UK government announces details of post-Brexit steel safeguard measures

1st October 2020

The Department for International Trade, led by The Rt Hon Liz Truss MP, has released guidance for the safeguard measures to be applied on imports of steel products into the United Kingdom, following the conclusion of the Brexit transition period, on January 1, 2021.

In order to protect domestic steel producers, the United Kingdom will adopt a broadly similar Tariff Rate Quota (TRQ) system to that currently in operation within the European Union. These measures were first implemented by the European Commission in February 2019, in response to a surge in imports triggered by the United States Section 232 tariffs.

Under the system implemented by the UK government, major countries and regions supplying steel products into the United Kingdom will receive specific TRQ volumes, allocated to importers on a first-come-first-serve basis. Quota volumes will be managed quarterly, with any unused tonnages automatically transferred to the next quarter. Any remaining balance at the end of the year will be lost and will not be rolled over to the following period.

When a country or region-specific quota is exhausted, suppliers from that area will be able to access the residual global TRQ, for that category, only in the final quarter of the year. Once a quota is exhausted, an additional tariff of 25% will be applied to any subsequent imports within these categories.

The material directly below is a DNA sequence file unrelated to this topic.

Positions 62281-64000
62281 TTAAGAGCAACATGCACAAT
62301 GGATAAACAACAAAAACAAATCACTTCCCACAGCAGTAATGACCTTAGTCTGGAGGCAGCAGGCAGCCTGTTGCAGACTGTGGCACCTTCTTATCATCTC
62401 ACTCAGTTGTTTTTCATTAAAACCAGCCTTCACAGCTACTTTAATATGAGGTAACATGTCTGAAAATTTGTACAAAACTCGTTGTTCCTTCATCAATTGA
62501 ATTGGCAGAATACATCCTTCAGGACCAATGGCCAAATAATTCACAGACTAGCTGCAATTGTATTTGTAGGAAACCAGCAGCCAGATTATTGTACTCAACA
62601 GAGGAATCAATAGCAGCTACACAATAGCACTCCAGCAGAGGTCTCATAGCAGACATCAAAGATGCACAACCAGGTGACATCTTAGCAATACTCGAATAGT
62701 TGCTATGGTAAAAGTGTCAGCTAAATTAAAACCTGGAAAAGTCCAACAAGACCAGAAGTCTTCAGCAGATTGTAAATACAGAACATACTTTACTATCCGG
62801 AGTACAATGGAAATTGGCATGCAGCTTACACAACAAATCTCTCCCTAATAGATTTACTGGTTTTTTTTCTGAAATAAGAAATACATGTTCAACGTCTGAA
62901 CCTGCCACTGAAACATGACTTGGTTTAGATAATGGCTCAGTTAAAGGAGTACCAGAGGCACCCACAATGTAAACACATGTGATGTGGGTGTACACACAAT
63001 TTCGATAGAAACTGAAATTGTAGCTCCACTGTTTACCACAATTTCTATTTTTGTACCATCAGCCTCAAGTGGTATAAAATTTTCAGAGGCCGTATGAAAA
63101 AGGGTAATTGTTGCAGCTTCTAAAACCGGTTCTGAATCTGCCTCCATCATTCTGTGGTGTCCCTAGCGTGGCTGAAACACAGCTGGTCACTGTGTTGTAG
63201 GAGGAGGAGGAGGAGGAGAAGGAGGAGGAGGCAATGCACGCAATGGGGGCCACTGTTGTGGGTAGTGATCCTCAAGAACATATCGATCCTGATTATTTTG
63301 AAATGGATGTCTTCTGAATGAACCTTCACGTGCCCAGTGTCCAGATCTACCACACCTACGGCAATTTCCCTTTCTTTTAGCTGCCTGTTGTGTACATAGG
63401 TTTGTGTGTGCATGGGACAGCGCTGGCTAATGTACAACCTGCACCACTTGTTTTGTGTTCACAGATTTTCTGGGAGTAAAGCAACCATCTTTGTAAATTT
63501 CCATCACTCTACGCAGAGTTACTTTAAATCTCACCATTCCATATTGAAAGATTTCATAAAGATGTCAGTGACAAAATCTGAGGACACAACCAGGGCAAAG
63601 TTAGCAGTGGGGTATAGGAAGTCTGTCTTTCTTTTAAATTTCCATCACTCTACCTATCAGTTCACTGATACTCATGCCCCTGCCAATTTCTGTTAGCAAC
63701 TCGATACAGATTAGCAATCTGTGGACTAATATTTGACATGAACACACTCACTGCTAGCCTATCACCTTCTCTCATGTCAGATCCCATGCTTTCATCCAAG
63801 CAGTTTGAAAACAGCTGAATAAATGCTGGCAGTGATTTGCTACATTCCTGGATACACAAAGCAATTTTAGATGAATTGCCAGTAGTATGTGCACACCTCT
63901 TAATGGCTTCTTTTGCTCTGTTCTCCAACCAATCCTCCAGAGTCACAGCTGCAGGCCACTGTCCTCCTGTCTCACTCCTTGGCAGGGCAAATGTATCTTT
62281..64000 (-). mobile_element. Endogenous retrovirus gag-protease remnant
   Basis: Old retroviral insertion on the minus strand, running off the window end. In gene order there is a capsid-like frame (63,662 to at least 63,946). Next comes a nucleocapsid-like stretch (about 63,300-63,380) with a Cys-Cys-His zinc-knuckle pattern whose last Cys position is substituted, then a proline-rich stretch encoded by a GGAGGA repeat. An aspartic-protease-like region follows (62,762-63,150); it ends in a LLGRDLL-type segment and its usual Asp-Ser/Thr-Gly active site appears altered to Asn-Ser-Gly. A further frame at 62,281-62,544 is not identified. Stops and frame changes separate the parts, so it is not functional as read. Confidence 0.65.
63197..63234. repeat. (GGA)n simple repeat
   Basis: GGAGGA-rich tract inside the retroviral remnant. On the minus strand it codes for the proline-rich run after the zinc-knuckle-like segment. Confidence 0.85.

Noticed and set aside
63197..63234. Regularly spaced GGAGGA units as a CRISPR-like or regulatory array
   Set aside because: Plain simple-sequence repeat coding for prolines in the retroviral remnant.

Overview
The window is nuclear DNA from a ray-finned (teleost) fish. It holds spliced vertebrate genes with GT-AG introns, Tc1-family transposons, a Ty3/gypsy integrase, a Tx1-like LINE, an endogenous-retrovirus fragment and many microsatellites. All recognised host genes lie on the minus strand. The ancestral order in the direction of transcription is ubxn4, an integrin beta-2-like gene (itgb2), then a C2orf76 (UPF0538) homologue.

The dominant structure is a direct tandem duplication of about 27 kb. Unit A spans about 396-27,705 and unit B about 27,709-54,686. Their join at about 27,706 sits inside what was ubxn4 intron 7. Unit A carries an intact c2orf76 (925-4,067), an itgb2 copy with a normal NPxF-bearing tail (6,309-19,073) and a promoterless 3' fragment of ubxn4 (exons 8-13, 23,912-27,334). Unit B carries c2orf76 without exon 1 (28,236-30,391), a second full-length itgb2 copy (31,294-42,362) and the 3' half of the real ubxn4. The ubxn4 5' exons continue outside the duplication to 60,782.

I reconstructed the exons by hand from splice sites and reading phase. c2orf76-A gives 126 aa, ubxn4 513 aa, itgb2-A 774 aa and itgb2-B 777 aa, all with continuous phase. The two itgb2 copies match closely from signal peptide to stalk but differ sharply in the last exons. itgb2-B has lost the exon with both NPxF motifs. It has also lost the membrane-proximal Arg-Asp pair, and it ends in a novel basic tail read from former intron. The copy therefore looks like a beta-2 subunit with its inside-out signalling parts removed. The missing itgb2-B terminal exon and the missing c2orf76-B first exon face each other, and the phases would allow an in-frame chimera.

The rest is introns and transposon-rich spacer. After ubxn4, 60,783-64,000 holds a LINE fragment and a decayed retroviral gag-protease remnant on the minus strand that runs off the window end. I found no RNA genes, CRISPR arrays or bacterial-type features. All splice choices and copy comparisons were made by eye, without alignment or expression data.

Exemptions for developing nations

As with the EU system, developing nations may receive an exemption from the measures, dependent on their supply to the UK remaining below 3% of the total volume of a specified product category. Some countries included in the EC quotas will be exempt from the UK list, because their imports were below the 3% threshold. Suppliers from these nations may redirect material towards the UK market, after January 1, 2021.

Due to the current situation in the UK steel market, there will be certain alterations to the way the TRQs are managed. The measures will apply to nineteen of the product categories covered by the EU system. Quotas for several product categories will therefore not be transitioned and will be exempt from the measures. These include electrical sheet, hot rolled stainless sheet and strip, cold rolled stainless sheet and strip, hot rolled stainless quarto plate, sheet piling, seamless stainless tubes and pipes and other seamless tubes. Furthermore, the European Union has been granted a region wide quota volume, which will be applied in a similar manner to the country specific quotas.

This announcement follows the one made by the UK government, in July, that contained details of all trade tariffs to be levied following the conclusion of the Brexit transition period. This showed that all major steel product categories will attract a 0% general tariff rate from January 1, 2021.

EU mills to face increased competition

In the post-Brexit era, European steelmakers will be competing directly with non-EU suppliers for UK business. The benefit of antidumping duties, currently in place inside the European Union, will be removed for imports of certain products into the UK. This could limit the take up of the new quotas from the UK’s closest suppliers, in favour of cheaper steel from outside the region, and will be more pronounced for the products, and developing nations, to be exempt from the TRQ system.